Today concludes the federal fiscal year. The new year begins tomorrow. The United States finishes the current year deep in debt. We do not yet have a budget for the new year.
The Senate has adopted a continuing resolution to provide funding through November 18. Late Thursday morning a small rump of the House adopted a CR to provide through October 4 by which time the full House is expected to concur with the November 18 date.
Another CR will probably be required by November 18… and a bitter fight can be anticipated.
On November 23 the so-called super committee is scheduled to report out on how to slash $1.5 trillion over ten years. This process was put in place in early August as a compromise to increase the debt ceiling and avert a government shut-down. If the super committee cannot meet statutory debt reduction targets (and such agreement would be little short of miraculous) a series of triggers will “automatically” reduce expenditures beginning in January 2013.
The mandated reductions — or sequestrations — are designed as fundamentally unacceptable to practically everyone, essentially threatening to pull-the-trigger on a gun pointed at the head of every political clique’s favorite offspring. Ancient enemies guaranteed peace by exchanging royal heirs as mutual hostages. This is the modern version.
The original intent of this hostage taking was, I think (hope), to encourage compromise. Because effective compromise is almost impossible in the current political climate, the actual consequence will be to cause nearly everyone to point toward the prospect of profound disaster. Along the way the 2012 budget is likely to join the hostages.
The triggers threaten national security, social security, medicare, and economic recovery among other fair-haired heirs of our various political interests. (Although in the reading of many budget experts, DHS would not be seriously impacted by pulling-the-triggers.) The triggers justify an apocalyptic vision of what will happen if the other side wins in November 2012 (whichever other). Only a clear victory by the righteous (whichever righteous) can save the nation. Winner takes all.
Yet total victory is unlikely, despite visions of political sugar-plums dancing in the heads of opposing partisans. Further, given the context, total victory by any particular partisan perspective would only confirm the apocalyptic expectations of the other side, leading to even worse social and political confrontation. (If you haven’t, it is worth reading 1861 for breath-taking analogies to our current circumstance.)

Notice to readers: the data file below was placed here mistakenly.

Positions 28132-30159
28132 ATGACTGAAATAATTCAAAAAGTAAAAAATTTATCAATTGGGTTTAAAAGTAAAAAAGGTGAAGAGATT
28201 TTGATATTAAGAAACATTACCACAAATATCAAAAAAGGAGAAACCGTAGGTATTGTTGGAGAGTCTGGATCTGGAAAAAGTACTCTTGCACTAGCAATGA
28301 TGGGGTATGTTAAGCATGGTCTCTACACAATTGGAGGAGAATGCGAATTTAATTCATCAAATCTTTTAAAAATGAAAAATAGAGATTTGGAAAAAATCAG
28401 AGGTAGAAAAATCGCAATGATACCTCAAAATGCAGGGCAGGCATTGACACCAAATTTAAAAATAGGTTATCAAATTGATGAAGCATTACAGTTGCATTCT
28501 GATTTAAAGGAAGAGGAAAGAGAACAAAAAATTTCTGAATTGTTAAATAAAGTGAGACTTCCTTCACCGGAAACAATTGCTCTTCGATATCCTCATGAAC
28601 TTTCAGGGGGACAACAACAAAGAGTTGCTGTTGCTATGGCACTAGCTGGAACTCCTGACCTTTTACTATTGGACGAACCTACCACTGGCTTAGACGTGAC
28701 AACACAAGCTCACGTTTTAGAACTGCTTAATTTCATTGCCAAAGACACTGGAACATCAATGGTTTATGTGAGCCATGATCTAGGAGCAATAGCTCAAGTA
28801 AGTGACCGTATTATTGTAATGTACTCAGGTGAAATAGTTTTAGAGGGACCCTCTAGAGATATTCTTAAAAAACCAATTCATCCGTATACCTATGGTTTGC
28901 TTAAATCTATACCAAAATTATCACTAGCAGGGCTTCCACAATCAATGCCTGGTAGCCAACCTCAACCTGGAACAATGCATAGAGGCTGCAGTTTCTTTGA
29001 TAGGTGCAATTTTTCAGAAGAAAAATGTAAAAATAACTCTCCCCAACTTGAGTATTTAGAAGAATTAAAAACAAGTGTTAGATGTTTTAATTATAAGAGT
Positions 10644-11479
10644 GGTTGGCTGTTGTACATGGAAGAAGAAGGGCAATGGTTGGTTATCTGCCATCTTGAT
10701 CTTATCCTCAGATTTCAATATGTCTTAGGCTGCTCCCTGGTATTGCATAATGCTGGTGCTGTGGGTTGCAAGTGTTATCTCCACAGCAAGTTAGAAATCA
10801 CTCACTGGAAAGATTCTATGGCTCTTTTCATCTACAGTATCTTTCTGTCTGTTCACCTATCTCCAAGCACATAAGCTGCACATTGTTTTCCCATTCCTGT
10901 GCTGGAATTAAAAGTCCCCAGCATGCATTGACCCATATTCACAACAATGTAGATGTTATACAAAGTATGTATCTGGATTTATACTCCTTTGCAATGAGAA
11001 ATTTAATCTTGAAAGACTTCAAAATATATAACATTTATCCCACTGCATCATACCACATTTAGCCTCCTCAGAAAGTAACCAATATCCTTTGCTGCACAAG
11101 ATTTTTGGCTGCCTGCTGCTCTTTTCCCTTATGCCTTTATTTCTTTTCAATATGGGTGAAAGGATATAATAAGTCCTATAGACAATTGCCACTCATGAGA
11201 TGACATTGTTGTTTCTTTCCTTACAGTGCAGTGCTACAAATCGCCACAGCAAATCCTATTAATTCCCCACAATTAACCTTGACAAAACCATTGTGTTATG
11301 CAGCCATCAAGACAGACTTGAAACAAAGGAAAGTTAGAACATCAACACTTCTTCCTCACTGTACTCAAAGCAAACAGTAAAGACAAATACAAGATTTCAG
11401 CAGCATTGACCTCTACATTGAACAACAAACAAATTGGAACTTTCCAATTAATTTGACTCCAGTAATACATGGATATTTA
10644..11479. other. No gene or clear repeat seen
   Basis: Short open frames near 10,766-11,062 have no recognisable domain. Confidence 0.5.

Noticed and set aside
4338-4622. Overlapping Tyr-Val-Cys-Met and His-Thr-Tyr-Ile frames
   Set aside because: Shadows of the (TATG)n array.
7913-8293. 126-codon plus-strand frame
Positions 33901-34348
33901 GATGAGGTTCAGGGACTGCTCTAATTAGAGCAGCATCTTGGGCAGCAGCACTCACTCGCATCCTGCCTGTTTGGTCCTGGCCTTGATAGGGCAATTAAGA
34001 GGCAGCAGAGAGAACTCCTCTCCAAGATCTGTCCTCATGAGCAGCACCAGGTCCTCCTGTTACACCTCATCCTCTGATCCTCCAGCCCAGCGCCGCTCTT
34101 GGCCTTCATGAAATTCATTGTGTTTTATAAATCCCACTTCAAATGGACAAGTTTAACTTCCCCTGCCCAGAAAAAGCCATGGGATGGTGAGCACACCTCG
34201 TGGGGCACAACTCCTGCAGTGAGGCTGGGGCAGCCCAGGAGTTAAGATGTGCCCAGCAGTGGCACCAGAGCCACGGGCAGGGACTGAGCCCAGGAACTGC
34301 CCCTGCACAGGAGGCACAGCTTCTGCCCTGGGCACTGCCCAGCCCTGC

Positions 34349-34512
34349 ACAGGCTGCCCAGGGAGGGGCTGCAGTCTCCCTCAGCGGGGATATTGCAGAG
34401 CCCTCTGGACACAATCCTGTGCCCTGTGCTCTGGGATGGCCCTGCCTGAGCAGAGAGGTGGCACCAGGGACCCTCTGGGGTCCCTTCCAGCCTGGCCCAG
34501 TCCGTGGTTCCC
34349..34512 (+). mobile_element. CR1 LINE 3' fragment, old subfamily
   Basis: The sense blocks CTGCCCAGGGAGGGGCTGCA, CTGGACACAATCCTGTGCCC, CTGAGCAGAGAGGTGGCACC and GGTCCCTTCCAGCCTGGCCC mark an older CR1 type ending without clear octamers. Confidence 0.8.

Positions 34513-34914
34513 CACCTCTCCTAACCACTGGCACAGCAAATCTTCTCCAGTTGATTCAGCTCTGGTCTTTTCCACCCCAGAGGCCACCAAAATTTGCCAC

Yesterday was the first day of the Jewish New Year. The ten days between Rosh Hashana (New Years) and Yom Kippur (Day of Atonement) are sometimes called the Days of Awe. It is a time set aside for introspection, repentance, and reconciliation.
One time Rebbe Yissachar Dov of Belz was asked to give an example of true remorse for one’s sins and errors. He explained with the following parable:
During a market day it was raining very hard. Many merchants had gathered at the market with their wares to sell, but as it continued to rain each one decided to pack up and go.
Only one merchant decided to stick it out offering his goods. Soon there were a lot of people around him since he was the only one selling anything. The value of his goods rose higher and higher, but he didn’t want to sell them as he wanted to wait until the price went higher still.
Even though the people were begging him to sell, and offering large amounts of money he still held his own and said he would wait until the price would get even higher.
Suddenly the rain stopped and the sun came out. In a short time all the other merchants came to the marketplace. Then the stubborn merchant saw the foolishness of his actions as the prices dropped precipitously in a few minutes. His heart was full of remorse for not selling his goods when he could have gotten for them a high price.
The Rebbe offered, “Remorse like that is what one should have in his heart when one wants to do repentance and return (t’shuva) regarding many sins.” (Teachings of the Rebbe of Belz)
When we seek to maximize our own interest without regard for the interests of others we undermine both ourselves and our whole community. This is true whatever our interest: commercial, political, spiritual… Remorse is appropriate, so is learning and reconciliation.
Some meaningful expressions of remorse, learning and reconciliation by next Friday (Yom Kippur) would be truly awe inspiring.
On Wednesday, November 7, 2012 we will — almost certainly — need to talk with each other, listen to each other, respect each other, and adapt to each other if we are going to move forward together as a nation. If we are unable to do this today, it will be even more difficult 403 days from now.
Increasingly homeland security gives priority to engaging the whole community in collaborative efforts to enhance resilience. These broader issues are relevant to our work… and vice-versa.